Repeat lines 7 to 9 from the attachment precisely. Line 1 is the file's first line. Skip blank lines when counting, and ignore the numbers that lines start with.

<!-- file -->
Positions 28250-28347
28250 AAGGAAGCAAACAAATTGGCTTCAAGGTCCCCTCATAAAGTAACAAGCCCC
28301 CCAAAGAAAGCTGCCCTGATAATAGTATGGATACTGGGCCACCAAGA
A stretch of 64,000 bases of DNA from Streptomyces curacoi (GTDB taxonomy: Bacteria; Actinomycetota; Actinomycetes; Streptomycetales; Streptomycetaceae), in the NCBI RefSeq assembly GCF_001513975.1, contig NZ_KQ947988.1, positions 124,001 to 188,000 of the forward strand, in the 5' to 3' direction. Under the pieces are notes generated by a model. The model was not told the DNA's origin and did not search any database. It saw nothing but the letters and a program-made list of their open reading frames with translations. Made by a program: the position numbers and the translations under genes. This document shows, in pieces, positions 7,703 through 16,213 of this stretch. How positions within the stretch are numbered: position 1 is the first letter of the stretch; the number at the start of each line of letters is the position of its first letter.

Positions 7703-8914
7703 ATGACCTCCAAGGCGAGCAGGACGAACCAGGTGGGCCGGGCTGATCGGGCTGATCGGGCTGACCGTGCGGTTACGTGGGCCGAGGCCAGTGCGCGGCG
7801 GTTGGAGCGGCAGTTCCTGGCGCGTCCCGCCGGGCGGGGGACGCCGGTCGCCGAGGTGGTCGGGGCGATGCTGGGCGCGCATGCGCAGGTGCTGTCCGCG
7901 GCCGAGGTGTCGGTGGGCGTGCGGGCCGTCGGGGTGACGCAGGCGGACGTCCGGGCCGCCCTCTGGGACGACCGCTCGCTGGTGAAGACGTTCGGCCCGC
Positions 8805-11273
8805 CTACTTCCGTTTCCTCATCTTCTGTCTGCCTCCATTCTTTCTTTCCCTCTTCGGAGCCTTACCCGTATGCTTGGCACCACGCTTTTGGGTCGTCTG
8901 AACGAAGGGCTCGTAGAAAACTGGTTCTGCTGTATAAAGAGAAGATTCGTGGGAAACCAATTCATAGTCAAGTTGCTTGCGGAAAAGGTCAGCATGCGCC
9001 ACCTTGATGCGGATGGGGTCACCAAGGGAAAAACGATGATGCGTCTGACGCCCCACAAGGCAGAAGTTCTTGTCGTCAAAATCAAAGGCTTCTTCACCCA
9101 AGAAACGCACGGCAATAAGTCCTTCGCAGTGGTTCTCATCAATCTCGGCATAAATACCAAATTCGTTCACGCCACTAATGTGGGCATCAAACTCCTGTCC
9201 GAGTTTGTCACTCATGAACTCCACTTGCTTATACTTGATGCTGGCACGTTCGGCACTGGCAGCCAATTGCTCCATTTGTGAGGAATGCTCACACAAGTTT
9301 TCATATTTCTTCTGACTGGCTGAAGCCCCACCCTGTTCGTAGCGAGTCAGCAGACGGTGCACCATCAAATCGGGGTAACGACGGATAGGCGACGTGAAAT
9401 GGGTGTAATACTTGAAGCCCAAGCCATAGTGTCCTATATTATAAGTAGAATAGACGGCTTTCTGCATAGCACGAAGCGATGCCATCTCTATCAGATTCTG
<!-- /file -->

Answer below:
7801 GTTGGAGCGGCAGTTCCTGGCGCGTCCCGCCGGGCGGGGGACGCCGGTCGCCGAGGTGGTCGGGGCGATGCTGGGCGCGCATGCGCAGGTGCTGTCCGCG
7901 GCCGAGGTGTCGGTGGGCGTGCGGGCCGTCGGGGTGACGCAGGCGGACGTCCGGGCCGCCCTCTGGGACGACCGCTCGCTGGTGAAGACGTTCGGCCCGC
Positions 8805-11273